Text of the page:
nachricht Quick, Precise, but not Cold
17.05.2017 | Fraunhofer-Institut für Lasertechnik ILT

nachricht A laser for divers
03.05.2017 | Laser Zentrum Hannover e.V.

All articles from Process Engineering >>>

The most recent press releases about innovation >>>

Die letzten 5 Focus-News des innovations-reports im Überblick:

Im Focus: Climate satellite: Tracking methane with robust laser technology

Heatwaves in the Arctic, longer periods of vegetation in Europe, severe floods in West Africa – starting in 2021, scientists want to explore the emissions of the greenhouse gas methane with the German-French satellite MERLIN. This is made possible by a new robust laser system of the Fraunhofer Institute for Laser Technology ILT in Aachen, which achieves unprecedented measurement accuracy.

Methane is primarily the result of the decomposition of organic matter. The gas has a 25 times greater warming potential than carbon dioxide, but is not as...

Im Focus: How protons move through a fuel cell

Hydrogen is regarded as the energy source of the future: It is produced with solar power and can be used to generate heat and electricity in fuel cells. Empa researchers have now succeeded in decoding the movement of hydrogen ions in crystals – a key step towards more efficient energy conversion in the hydrogen industry of tomorrow.

As charge carriers, electrons and ions play the leading role in electrochemical energy storage devices and converters such as batteries and fuel cells. Proton...

Im Focus: A unique data centre for cosmological simulations

Scientists from the Excellence Cluster Universe at the Ludwig-Maximilians-Universität Munich have establised "Cosmowebportal", a unique data centre for cosmological simulations located at the Leibniz Supercomputing Centre (LRZ) of the Bavarian Academy of Sciences. The complete results of a series of large hydrodynamical cosmological simulations are available, with data volumes typically exceeding several hundred terabytes. Scientists worldwide can interactively explore these complex simulations via a web interface and directly access the results.

With current telescopes, scientists can observe our Universe’s galaxies and galaxy clusters and their distribution along an invisible cosmic web. From the...

Im Focus: Scientists develop molecular thermometer for contactless measurement using infrared light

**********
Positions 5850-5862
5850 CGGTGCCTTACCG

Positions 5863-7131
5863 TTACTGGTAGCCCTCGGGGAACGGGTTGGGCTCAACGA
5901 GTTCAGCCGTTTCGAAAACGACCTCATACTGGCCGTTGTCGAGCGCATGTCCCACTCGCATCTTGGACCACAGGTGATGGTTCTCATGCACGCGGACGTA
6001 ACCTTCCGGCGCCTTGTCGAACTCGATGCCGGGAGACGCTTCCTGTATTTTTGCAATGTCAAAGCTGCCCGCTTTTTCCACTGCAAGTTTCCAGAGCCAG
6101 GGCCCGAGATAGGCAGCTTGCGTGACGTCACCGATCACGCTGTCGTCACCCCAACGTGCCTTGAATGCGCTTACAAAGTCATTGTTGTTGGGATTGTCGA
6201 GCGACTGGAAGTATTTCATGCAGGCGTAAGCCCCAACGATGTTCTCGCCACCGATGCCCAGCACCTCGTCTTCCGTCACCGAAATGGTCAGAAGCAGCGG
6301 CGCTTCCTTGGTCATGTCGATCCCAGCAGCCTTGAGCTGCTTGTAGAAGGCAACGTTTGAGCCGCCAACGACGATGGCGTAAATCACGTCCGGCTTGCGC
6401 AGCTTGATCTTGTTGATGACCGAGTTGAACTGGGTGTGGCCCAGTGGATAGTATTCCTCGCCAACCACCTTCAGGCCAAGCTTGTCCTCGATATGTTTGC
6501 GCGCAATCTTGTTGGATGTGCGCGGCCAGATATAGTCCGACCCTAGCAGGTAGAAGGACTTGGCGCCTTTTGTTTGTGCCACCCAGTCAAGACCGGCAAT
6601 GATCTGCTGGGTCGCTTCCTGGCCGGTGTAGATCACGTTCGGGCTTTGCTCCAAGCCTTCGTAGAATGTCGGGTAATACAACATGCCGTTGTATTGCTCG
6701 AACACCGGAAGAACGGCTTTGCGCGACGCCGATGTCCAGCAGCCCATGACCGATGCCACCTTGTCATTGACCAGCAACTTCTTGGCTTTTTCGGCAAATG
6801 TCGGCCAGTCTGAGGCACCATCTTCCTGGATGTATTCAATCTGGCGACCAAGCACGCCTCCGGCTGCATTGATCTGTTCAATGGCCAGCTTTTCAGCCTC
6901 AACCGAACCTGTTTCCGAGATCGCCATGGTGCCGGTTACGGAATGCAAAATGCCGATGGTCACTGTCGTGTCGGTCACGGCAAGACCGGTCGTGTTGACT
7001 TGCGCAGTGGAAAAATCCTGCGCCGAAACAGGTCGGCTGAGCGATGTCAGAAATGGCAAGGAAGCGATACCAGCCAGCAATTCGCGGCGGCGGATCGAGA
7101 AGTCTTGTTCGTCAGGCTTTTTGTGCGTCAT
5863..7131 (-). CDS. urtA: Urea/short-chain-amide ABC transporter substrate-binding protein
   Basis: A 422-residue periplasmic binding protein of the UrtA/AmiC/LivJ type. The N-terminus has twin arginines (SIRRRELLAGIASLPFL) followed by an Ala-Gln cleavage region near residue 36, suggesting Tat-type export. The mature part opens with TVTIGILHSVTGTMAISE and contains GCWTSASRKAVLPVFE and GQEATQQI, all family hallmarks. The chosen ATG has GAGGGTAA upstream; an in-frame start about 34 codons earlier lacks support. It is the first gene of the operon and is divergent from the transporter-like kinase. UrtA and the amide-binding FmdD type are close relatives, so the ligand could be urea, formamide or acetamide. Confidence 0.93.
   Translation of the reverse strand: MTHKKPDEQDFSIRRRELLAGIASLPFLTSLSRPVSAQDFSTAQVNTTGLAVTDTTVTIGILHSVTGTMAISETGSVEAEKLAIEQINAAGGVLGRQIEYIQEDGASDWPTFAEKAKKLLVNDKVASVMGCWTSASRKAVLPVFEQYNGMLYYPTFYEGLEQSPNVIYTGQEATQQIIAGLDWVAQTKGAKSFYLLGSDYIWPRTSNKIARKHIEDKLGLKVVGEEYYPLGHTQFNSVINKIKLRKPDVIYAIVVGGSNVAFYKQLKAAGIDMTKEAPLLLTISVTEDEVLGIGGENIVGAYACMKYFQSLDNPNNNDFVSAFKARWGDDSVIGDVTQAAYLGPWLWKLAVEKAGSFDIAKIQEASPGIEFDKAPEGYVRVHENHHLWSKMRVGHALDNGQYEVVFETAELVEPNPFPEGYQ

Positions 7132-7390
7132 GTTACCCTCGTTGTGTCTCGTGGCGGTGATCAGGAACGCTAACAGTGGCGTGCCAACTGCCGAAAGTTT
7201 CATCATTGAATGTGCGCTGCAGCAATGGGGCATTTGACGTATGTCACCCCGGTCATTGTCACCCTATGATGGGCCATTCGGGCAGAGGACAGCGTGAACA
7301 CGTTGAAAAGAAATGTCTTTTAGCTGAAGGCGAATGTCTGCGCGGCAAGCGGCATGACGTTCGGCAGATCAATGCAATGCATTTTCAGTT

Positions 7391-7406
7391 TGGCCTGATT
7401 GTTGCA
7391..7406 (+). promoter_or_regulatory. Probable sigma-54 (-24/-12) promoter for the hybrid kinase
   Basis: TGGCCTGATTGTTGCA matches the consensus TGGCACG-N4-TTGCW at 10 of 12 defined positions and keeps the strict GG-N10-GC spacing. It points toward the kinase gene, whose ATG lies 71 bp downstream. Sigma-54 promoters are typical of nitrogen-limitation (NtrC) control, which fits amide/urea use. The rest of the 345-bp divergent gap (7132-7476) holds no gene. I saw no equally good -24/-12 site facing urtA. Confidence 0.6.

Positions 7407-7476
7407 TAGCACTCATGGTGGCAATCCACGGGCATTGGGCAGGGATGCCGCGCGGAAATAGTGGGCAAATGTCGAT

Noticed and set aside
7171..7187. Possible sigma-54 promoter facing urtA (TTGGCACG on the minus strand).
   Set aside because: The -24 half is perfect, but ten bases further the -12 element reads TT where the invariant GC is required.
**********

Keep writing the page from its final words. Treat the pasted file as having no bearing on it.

Temperature measurements possible even on the smallest scale / Molecular ruby for use in material sciences, biology, and medicine

Chemists at Johannes Gutenberg University Mainz (JGU) in cooperation with researchers of the German Federal Institute for Materials Research and Testing (BAM)...

Im Focus: Optoelectronic Inline Measurement – Accurate to the Nanometer

Germany counts high-precision manufacturing processes among its advantages as a location. It’s not just the aerospace and automotive industries that require almost waste-free, high-precision manufacturing to provide an efficient way of testing the shape and orientation tolerances of products. Since current inline measurement technology not yet provides the required accuracy, the Fraunhofer Institute for Laser Technology ILT is collaborating with four renowned industry partners in the INSPIRE project to develop inline sensors with a new accuracy class. Funded by the German Federal Ministry of Education and Research (BMBF), the project is scheduled to run until the end of 2019.

New Manufacturing Technologies for New Products

All Focus news of the innovation-report >>>

Anzeige

Anzeige

Event News

Plants are networkers

19.06.2017 | Event News

Digital Survival Training for Executives

13.06.2017 | Event News

Global Learning Council Summit 2017

13.06.2017 | Event News

 
Latest News

A new technique isolates neuronal activity during memory consolidation

22.06.2017 | Life Sciences

Plant inspiration could lead to flexible electronics

22.06.2017 | Materials Sciences

A rhodium-based catalyst for making organosilicon using less precious metal

22.06.2017 | Materials Sciences

VideoLinks
B2B-VideoLinks
More VideoLinks >>>